Update: On Wednesday, Sept. 6, Joseph Kennedy quit his part-time job at Bremerton High School, having been present for only one game.
The part-time assistant high school football coach who took his desire to pray at the 50-yard-line after games all the way to the U.S. Supreme Court was back on the field in Bremerton, Wash., last Friday night for the first time in eight years.
Joseph Kennedy became a national celebrity elevated by evangelical Christians as a symbol of their fight to be given privileges they are not always willing to grant people of other faiths. His case was handled by First Liberty Institute, a Texas-based evangelical advocacy law firm.
The case highlighted the divergent views of the meaning of the First Amendment’s religious liberty clauses at the heart of the nation’s culture wars. Those who support Kennedy’s stance elevate the Free Exercise Clause over the No Establishment Clause, while traditional religious liberty advocates have sought to balance the two.
In celebration of Kennedy’s return to the field, First Liberty publicized a “First Freedom Challenge” where other Christians were asked to commit to “take a knee in prayer with Coach Kennedy on September 1.”
Ironically, Kennedy’s evangelical supporters largely are known for opposing NFL players like Collin Kaepernick who similarly took a knee during the National Anthem as a means of drawing attention to racial inequality.
According to various media reports, Kennedy’s appearance at Friday night’s game — for which a media tent was set up — appeared largely symbolic.
The Kitsap Sun reported: “During Friday’s game, Kennedy spent much of the time distancing himself from players and other coaches. When asked about the reason why, the coach chose his words carefully and said he was doing his job as he was instructed to do.”
It was not clear whether Kennedy — who now lives in Florida — will even stay for the entire football season.
Kennedy told Fox News he is weighing the possibility of entering full-time ministry or serving as a missionary. He has shown up at events for conservative political candidates Donald Trump and Ron DeSantis.
Asked what his plans are, Kennedy told the Kitsap Sun: “That’s what I’m leaving up to God. We haven’t even talked about it. Tonight was the milestone and where we wanted to get to. We fought eight years. What we asked for from the Supreme Court and all the courts was just to be able to be a coach and be able to pray after a football game. Both of those were accomplished and I’ve gotten what I asked for. Anything beyond that is just a plus and we’re going to let God direct us and our family direct us.”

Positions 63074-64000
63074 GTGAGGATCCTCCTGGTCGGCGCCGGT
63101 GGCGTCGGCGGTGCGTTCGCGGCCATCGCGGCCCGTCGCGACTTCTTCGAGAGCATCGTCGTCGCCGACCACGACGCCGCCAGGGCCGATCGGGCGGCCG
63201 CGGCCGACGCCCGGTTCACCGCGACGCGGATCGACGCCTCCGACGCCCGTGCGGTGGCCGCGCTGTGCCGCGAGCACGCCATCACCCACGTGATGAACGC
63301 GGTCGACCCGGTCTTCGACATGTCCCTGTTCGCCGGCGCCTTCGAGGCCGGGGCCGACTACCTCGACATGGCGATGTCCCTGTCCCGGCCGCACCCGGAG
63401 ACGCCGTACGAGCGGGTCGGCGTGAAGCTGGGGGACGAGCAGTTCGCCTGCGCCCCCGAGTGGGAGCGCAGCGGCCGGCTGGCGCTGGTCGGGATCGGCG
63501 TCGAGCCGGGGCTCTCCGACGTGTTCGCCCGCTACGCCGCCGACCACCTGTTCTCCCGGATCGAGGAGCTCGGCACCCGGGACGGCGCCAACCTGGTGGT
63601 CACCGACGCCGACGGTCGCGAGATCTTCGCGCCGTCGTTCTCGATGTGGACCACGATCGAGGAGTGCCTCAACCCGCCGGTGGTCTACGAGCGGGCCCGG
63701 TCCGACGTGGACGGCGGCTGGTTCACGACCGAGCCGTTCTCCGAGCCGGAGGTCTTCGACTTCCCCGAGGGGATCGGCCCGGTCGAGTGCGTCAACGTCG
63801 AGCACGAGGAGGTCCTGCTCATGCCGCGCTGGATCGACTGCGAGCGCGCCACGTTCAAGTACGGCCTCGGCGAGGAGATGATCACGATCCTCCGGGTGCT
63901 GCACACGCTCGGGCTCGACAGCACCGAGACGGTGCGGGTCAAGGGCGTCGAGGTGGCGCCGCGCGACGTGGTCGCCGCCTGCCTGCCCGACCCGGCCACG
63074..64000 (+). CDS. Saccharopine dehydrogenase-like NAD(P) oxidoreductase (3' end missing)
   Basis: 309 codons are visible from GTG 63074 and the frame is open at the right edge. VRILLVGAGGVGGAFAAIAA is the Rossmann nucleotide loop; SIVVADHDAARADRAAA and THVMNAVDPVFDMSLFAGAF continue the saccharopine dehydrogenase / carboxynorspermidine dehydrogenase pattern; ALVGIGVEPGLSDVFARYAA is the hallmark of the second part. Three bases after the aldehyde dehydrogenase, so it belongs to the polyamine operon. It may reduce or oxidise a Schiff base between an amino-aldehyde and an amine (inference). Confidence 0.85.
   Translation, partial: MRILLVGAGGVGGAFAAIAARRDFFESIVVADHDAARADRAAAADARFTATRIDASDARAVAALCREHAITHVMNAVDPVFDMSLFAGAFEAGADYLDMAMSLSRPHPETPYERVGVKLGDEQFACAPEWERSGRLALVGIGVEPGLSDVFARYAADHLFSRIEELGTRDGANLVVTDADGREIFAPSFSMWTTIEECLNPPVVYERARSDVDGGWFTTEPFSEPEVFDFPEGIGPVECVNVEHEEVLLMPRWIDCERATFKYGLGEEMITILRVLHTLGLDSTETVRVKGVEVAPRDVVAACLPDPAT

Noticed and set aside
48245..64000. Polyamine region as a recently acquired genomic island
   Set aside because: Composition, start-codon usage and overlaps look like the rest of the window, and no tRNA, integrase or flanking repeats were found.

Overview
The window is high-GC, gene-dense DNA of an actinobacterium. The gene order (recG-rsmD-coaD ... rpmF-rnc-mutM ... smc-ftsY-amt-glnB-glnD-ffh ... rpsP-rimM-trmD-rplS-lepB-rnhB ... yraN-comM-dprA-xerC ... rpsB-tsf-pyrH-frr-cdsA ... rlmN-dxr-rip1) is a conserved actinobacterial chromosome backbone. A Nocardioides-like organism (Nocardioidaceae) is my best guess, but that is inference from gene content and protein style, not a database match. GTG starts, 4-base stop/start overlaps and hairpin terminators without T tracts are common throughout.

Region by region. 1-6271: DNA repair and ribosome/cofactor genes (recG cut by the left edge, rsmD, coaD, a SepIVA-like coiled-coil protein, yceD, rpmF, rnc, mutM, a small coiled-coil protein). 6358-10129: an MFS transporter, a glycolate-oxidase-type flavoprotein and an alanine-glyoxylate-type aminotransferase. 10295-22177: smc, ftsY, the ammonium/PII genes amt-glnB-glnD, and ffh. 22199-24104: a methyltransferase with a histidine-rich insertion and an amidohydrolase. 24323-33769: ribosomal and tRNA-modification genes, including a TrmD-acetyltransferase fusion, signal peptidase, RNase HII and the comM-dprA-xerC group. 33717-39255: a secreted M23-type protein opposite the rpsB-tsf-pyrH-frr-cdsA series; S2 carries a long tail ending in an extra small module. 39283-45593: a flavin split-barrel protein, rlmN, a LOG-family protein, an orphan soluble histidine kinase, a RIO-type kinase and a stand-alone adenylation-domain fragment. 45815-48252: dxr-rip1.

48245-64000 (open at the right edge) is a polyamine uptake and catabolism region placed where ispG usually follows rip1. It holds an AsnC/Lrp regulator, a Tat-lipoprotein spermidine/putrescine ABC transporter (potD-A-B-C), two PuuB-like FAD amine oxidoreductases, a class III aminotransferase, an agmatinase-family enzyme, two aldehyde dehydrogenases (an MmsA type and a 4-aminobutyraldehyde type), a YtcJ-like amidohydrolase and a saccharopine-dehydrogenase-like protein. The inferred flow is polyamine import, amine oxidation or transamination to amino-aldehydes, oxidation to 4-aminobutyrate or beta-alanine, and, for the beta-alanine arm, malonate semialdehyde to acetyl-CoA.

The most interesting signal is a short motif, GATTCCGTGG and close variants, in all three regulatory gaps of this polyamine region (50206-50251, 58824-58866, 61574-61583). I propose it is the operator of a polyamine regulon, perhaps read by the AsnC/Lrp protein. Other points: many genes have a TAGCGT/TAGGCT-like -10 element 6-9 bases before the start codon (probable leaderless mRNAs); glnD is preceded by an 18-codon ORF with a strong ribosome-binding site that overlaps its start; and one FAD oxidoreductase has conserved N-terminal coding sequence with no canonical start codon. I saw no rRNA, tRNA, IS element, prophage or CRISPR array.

“People are going to freak out that I’m bringing God back into public schools.”
The Associated Press said Kennedy expression anxiety about his return: “Knowing that everybody’s expecting me to go do this kind of gives me a lot of angst in my stomach. People are going to freak out that I’m bringing God back into public schools.”
The AP said two days before the game, Kennedy was seen riding around town on a borrowed bicycle before taking the field for an afternoon practice wearing a sleeveless shirt with the word “essential” on the front where the letter “T” resembled a cross.
Unlike his actions eight years ago that caused his contract with the Bremerton School District not to be renewed, Kennedy this time did not gather players or fans with him on the field. He knelt alone — the action that was portrayed by the Supreme Court as allowable but which the school district said was not what he had been doing before.
The Seattle Times reported: “By himself, he knelt at the center of the 50-yard line for a quick prayer, which was followed by some scattered applause from the stands.”
Kennedy told the Times: “Tonight was the milestone of where we wanted to get to for eight years. What we asked for from the Supreme Court and all the courts was just to be able to be a coach and to be able to pray after a football game. Both of those were accomplished. I’ve gotten what I’ve asked for. Anything beyond that is just a plus.”
The Supreme Court’s ruling in favor of Kennedy June 27, 2022, became another lightning rod in an escalated battle between conservative Christians and those with more traditional understandings of the First Amendment and religious liberty. He had lost at all levels of lower courts but finally found favor with the newly installed Supreme Court conservative majority.
Bremerton Schools issued a statement about Kennedy’s return: “The Bremerton School District will fully comply with the court’s order to treat Mr. Kennedy’s personal religious conduct the same way the district treats all other personal conduct by coaches at football games. Policy 5281P outlines how and when coaches and other supervisors may engage in personal conduct (such as prayer) while on duty. The district remains steadfast in its commitment to respecting the rights and religious freedom of students, families and school staff, and to keeping football games, and all school events, safe for the students we serve. We look forward to moving past the distraction of this nearly 8-year legal battle so that our school community can focus on what matters most: providing our children the best education possible.”
Bremerton High School beat the visiting Mount Douglas Secondary School 27-12 in the season opener.
At the Supreme Court: The First Amendment on the 50-yard line | Opinion by Charles Haynes